Friday, August 5, 2011
Leech Lake "Fish of a life time."
Fishing tales are full of surprises and disappointments. They are all part of fishing, and for many, what makes it fun. This story is about a young man who started a morning somewhat reluctant to fish, but ended up with the fish of a lifetime.
Kevin signed up for a fishing trip with Leisure Outdoor Adventures. He would be taking his two boys out on the water for a late summer bonding experience before it was time to head back to school. Tyler and Tristan are two typical teenage boys. Somewhat hesitant about waking up before noon on summer vacation. Little did they know that this time, it would be worth their effort.
After a brief discussion of what the "bite" has been like on Leech, we decided to spend the day trying to catch a few walleyes for a fish fry back at the 502 restaurant. The first spot of the morning produced only 1 small keeper, but plenty perch to practice the art of live bait rigging for the day. Off to spot #2!
It wasn't long after marking a school of Walleyes on the Lowrance that we had our first bite. Tyler was the lucky angler. To the side of the boat came a nice fat 16" walleye that let go just out of reach of the landing net. A little disappointment and a great opportunity for us to learn. "Keep the lines tight at all times boys. These fish won't have a chance if the lines are tight." Big hook sets and excess rod movements may have their place in deep sea fishing, but for walleyes and live bait rigging, tight lines will do. "Rod tip up and reel, that's all we need to do."
The lack of action on spot number 2 was taking a toll on Tristan (15 yrs old). While lying down on the front of the boat with a towel over his eyes to block the sun, Tristan was about to be awakened by the sound of a monster fish flying out of the water like a Whale only feet from the boat. The loud splash and commotion had our attention. "What was that?" I asked. Only seconds later the huge fish surfaced again, tail walking across the water now 30 ft from Tristan's side of the boat for all to see. I had seen this one time earlier in my guiding career on Gull lake when one of my guests had hooked a big pike. "I think that fish has someones minnow!" I screamed in excitement. "Does anyone have a bite?" Tristan, now well awake watching the show, exclaimed that yes, he had a little tap and had let the line go. "I think that is your fish," I said. "Everyone else better reel up. I think Tristan has a huge pike on".
I have found that we can catch most of our pike that bite without a leader if the angler can manage to not horse them, and forget about setting the hook. "Tristan," I said, "If you want to catch this fish, you're going to have to be calm, and pay attention to every thing I say. The key to catch this fish is going to be for you to let the rod and reel do its' job. All I need you to do is keep your rod tip up and reel. When the fish pulls hard, just let her go. When she slows reel again, but never let it get any slack in the line. Keep the line tight and rod tip up." Kevin asked if there was anything he could do to help, and I said I don't think so. Just give us the room we need to work this fish. It might take a while.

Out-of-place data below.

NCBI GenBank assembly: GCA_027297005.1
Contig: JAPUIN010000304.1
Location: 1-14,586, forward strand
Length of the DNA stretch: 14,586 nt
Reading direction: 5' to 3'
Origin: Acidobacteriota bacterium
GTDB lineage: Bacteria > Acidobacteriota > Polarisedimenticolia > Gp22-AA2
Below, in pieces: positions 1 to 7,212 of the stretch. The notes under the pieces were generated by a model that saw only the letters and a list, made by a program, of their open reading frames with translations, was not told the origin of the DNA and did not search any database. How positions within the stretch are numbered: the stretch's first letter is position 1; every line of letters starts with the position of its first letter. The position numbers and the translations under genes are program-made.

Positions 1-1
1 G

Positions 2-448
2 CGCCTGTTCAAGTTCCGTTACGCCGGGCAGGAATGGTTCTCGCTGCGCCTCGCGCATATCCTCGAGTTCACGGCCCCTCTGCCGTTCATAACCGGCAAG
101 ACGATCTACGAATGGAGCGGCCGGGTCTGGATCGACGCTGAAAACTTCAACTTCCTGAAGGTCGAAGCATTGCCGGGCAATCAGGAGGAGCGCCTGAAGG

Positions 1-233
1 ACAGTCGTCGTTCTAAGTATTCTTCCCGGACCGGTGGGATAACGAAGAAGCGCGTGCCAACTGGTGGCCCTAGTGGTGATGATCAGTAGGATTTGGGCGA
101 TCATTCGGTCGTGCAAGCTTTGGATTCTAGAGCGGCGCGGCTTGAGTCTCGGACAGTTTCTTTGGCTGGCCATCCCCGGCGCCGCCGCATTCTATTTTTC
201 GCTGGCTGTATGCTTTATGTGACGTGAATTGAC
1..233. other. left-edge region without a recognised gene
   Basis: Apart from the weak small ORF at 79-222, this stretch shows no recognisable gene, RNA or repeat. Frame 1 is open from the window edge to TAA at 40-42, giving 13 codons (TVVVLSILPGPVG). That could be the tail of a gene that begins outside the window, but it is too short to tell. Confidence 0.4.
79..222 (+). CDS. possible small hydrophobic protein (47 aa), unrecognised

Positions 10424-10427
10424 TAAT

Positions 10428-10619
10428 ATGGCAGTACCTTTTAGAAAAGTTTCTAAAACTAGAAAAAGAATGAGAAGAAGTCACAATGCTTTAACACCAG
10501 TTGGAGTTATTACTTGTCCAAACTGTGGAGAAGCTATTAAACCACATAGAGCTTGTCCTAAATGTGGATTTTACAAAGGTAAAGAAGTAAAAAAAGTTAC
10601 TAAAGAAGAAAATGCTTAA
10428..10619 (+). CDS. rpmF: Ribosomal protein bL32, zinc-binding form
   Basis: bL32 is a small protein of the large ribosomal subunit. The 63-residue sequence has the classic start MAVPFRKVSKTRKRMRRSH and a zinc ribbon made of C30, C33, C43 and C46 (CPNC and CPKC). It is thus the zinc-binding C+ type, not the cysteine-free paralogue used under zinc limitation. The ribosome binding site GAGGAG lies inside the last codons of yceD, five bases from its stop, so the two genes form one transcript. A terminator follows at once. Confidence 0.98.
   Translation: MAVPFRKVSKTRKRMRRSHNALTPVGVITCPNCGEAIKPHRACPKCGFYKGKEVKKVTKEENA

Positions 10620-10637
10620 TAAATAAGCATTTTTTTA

With his rod tip up, Tristan began to reel as fast as he could to pick up all of the slack line up that the monster fish had taken. "I think he's gone" he said. "Just keep reeling Tristan, rod tip up." The rod began to bend and the fish was there. ZIIIIIIIIIIIING ! "This is a big fish Tristan," I said. "You are going to catch em, no worries, just remember rod tip up!" After about a minute, we had a glimpse of our big fish. It was a Musky, the fish of a 1,000 casts. ZIIIIIIIIIIIING! Back to the bottom she went and the task was about to start all over. Tristan was a little nervous but very good about following directions and this fish was cooperating. Again Tristan got her to the side of the boat, but she was a little green. "I don't think she is quite ready yet," I said. ZIIIIIIIIIING back to the bottom again. "This experience is what we all dream about Tristan, you are doing fine. You are going to catch this fish". The look on his face was a little doubtful. With a little coaching and a fantastic job of listening Tristan brought her to boat side just long enough for me to put her in the net. "YES!!!!" I said, while giving Tristan a big HIGH FIVE! You might have just caught your biggest fish of your life, said Kevin.
After a few pictures with partner Jeff "Breezer" Andersen, we released her back to the water. Best estimates were that this fish was somewhere in the mid 40's. Not the biggest Musky but an absolute giant for the average angler and one that this 15 yr old will never forget, as well as his guide for the day!
"Tight lines everyone!"